Your success as an artist has definitely been earned. It seems like you’ve really racked up a lifetime of lessons learned with everything that you’ve done up to this point. There was a lot of sweat and effort that went into each of the projects that we spoke about previously and as I understand it, the process of making Guns N’ Roses a successful band took time as well. There’s a lot of folks that just think that band happened right out of the gate.

All things considered, it never really goes that easily when you try and do something. You just sort of jump into things and see what happens. You know, like you mentioned Snakepit, and for me that was an escapism, it was really more of a band, it was Matt [Sorum] and Mike Inez and myself, and it was really to find some solace from all of the big heavy duty Guns N’ Roses mega-band thing that was happening at the time, just something simple and fun. But as far as going on the road with it was concerned, everybody was, like, “Well, you’re in Guns N’ Roses, you can’t go on the road” and I said, “I’m going and doing it.” I put together a whole new band and I went, [and] the record company pulled me off the road [later] anyway. Then you fast forward to something like Velvet Revolver, which really should have been great, but then we had certain sort of unpredictable stuff that happened along the way, and it just became a little bit too complicated. So at this point, it’s just been going really great. I have to say, there have been no unnecessary hassles. Everybody just wants to play and really what it comes down to is getting to that point of simplicity. It’s just a rock 'n' roll band -- it doesn’t need to be so f---in’ complicated! [Laughs]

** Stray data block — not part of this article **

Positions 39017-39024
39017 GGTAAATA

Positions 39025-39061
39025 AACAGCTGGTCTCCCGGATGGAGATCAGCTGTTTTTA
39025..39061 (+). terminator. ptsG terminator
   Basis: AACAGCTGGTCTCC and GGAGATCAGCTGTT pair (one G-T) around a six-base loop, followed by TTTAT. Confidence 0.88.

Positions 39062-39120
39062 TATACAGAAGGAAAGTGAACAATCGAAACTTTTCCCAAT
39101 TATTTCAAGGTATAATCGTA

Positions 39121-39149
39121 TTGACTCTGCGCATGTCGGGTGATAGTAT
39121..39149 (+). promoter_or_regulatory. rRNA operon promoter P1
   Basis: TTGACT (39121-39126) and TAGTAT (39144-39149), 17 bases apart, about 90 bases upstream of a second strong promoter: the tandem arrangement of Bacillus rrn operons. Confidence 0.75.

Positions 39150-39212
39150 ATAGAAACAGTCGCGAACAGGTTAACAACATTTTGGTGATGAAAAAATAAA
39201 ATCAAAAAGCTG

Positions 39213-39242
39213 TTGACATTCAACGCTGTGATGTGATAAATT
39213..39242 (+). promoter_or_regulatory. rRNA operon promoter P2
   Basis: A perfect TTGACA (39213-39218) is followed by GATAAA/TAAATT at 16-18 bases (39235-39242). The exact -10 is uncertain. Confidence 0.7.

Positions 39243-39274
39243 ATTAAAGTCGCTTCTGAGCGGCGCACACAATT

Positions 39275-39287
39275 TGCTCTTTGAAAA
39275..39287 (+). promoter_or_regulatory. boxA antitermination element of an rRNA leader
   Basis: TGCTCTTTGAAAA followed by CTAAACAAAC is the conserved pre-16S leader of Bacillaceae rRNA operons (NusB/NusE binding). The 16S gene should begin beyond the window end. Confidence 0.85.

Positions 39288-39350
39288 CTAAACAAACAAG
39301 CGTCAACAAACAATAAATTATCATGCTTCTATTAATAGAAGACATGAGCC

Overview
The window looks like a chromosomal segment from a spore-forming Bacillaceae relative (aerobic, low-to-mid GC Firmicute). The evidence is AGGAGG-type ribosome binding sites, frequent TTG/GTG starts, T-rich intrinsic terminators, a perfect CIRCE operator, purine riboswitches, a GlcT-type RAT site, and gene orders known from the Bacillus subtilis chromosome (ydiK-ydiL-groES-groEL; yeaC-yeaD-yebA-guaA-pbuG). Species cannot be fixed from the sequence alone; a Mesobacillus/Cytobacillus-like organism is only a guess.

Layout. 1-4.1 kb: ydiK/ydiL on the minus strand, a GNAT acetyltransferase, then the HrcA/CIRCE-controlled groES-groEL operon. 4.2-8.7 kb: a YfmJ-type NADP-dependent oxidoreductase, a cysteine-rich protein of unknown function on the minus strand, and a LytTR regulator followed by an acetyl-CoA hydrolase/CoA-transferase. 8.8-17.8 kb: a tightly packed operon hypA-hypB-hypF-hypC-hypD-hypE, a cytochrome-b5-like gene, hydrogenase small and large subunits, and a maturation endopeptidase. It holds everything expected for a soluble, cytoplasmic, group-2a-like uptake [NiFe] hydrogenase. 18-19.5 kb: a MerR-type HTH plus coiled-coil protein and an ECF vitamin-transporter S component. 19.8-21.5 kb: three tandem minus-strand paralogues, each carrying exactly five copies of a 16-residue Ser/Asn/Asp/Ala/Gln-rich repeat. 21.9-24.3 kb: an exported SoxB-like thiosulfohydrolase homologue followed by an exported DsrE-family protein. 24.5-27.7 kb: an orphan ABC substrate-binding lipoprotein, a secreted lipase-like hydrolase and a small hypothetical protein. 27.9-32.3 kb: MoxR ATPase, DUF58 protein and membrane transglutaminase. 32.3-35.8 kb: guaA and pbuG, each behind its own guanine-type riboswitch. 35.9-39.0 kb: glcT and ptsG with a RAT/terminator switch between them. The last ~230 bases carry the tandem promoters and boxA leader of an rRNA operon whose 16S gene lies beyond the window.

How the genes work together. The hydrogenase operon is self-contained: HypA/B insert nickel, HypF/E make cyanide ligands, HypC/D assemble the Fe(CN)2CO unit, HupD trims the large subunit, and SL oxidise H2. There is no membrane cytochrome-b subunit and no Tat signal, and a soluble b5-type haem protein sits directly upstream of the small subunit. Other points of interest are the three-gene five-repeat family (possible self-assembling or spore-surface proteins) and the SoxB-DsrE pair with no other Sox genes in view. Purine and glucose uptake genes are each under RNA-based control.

The Guns N’ Roses thing was interesting to me, because at that time there was still artist development, and there’s the perception that you have two or three albums to make it at that point. So to hear that Guns N’ Roses almost got dropped about a year after the release of 'Appetite for Destruction' is pretty unbelievable. How did that go down?

I didn’t know about it at the time. I found out about it later. We didn’t sell any records until we had that success with 'Sweet Child O’ Mine' and the videos. As a band, I don’t think we were out there trying to figure out what the big hit single was going to be or anything like that. We were just out there playing and didn’t know what the red tape situation was back at home. I guess it wasn’t selling any records and the label wanted to drop us, but the amount of devotion and passion for the project that the A&R guy and the manager had sort of kept it going. Then all of the sudden, we did find success on that record and then it turned into something else completely different.